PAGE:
Surprising that through these ‘boom’ years, analysts didn’t see that IT’s obscene growth levels were abnormal and not really sustainable (Bursting Margins, April 28). Even the media poured oil on the fire by showing only the swimming pools or golf courses of such IT companies, and not questioning their nature of work. Truth is, our "sunrise IT industry" is in real terms only a bunch of bodyshops for global mncs. The branded ones like Infosys, Wipro, tcs etc survived the bust by gathering some maintenance contracts. Those with no management skills were wiped out. The market correction was far due and it’s good it has arrived—it will make these guys think of doing some real product development and research.
Prateek Kaul, Pune
With the rise of East European countries as potential competitors and the moves by western companies to set up their own developing-cum-maintenance software shops in other nations, the Indian software export story will be much less significant from now on. Geopolitical risks too will play a major role in this world of heightened terrorism fears, hence India will have to solve its so-called Pakistan and Muslim problems fast and chain in the likes of RSS, VHP, Bajrang Dal, etc.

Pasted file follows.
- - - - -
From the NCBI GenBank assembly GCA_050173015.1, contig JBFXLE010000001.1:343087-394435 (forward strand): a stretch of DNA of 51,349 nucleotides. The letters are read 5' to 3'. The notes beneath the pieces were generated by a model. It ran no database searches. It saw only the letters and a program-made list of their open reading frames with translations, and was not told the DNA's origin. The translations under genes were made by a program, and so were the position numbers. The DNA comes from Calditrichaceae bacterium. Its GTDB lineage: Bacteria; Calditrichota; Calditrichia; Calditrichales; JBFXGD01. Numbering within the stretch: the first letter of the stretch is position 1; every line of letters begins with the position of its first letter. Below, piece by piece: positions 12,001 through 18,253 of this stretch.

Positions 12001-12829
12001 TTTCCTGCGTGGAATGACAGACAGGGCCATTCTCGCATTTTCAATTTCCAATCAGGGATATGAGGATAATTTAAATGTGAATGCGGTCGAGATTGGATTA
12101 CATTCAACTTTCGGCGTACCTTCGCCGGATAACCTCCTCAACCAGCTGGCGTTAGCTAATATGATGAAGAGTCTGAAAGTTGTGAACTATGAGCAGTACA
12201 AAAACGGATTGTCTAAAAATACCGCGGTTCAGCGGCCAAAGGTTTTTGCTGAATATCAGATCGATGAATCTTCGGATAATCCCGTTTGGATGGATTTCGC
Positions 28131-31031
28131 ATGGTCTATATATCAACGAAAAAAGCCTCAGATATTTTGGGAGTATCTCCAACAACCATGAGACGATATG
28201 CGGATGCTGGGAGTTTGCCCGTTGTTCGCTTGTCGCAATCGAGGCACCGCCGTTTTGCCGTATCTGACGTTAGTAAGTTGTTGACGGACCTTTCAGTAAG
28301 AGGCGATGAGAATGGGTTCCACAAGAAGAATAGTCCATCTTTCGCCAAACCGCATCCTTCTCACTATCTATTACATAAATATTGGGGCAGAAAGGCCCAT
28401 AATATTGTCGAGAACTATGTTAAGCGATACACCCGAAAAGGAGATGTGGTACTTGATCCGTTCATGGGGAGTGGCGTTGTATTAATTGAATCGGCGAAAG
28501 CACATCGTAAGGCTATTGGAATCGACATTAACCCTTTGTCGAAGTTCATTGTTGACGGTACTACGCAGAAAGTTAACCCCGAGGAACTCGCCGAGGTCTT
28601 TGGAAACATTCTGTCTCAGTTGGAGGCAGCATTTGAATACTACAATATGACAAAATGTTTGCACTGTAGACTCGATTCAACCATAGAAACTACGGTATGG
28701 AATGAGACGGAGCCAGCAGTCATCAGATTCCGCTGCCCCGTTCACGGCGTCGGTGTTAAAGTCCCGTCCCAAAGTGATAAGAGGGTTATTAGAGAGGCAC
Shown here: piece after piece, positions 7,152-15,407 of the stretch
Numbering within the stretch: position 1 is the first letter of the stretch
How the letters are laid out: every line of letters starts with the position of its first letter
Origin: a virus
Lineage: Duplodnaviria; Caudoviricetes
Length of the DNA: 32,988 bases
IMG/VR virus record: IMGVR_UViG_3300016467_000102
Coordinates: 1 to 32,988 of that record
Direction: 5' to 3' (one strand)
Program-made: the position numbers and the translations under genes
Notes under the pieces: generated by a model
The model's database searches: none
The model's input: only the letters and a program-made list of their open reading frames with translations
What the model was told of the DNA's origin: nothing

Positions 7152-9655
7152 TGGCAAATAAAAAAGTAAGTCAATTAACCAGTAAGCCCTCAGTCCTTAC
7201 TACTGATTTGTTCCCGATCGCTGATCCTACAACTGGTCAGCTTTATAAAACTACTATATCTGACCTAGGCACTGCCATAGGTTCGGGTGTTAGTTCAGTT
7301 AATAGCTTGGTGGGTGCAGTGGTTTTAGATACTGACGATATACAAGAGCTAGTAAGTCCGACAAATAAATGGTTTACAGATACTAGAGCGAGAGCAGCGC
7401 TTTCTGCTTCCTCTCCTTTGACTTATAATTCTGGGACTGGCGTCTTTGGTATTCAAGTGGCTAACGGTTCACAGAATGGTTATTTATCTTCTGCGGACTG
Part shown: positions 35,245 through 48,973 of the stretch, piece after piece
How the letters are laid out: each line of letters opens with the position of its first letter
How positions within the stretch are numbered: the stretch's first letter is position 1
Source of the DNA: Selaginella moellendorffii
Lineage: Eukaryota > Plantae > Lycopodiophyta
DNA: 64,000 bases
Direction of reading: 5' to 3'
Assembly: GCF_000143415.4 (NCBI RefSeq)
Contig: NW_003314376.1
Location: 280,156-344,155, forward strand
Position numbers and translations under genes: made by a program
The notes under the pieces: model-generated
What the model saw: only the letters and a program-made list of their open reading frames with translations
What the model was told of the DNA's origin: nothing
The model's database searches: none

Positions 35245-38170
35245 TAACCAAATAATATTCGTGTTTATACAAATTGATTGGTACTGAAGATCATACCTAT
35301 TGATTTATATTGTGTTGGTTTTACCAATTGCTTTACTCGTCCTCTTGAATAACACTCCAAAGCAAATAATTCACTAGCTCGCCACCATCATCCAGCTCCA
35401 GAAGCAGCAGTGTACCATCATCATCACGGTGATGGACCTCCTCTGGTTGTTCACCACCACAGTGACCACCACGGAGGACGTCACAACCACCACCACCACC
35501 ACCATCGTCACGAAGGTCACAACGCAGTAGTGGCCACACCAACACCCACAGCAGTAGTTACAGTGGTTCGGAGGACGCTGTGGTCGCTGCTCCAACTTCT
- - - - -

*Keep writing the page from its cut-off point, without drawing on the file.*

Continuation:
J. Shah, Wisconsin, US
Give Us a Break
May 12, 2003
Your stilted film reviews are getting quite tiresome. The stories contain more Hindi dialogues than English writing, which becomes banal and difficult to read for a non-Hindi-speaking person. Can’t you break out of your north Indian Brahminical mould and write articles which people living in other parts of the country can understand as well? If we had to read an article in Hindi, why would we read the English Outlook and not the Hindi one?
Prabhat Patnaik, New Jersey, US
Mahatma's Truant Child
What Else But...
May 12, 2003
When a Nehru brand secular editor (Vinod Mehta) hands over a book, The Essential Writings of Jawaharlal Nehru, Vols I and II, edited by a Nehru protegé (S. Gopal) to a diehard Nehru fan (Mohit Sen), what the readers get is three columns of flattery pulp (Mahatma’s Truant Child, April 14).The difference between criticism and denigration is the angle of your view, Mr Mohit Sen!
D. Srinivasa Rao, Vijaywada
Give Them Food, Not Stone
May 12, 2003
It is rather shameful that the prevalence of untouchability and violence on Dalits by upper-caste Hindus is continuing in several places in the country even after 55 years of independence. And that such an incident has happened in Karnataka Chief Minister S.M. Krishna’s home district Mandya as reported in More than a touch of hate (Newsbag, April 28) is unfortunate. Governments will have to take appropriate action to remove this blemish on our country. But that may not be achieved by installing more and more statues as madam Mayawati envisages (Our Busts and Us, Polscape). Because statues could create more problems than solve them. Any one miscreant could create trouble by placing a chappal or the like near a statue. When people cry for food and shelter, why
try to satisfy them with statues?
A. Jacob Sahayam, Karigiri, Tamil Nadu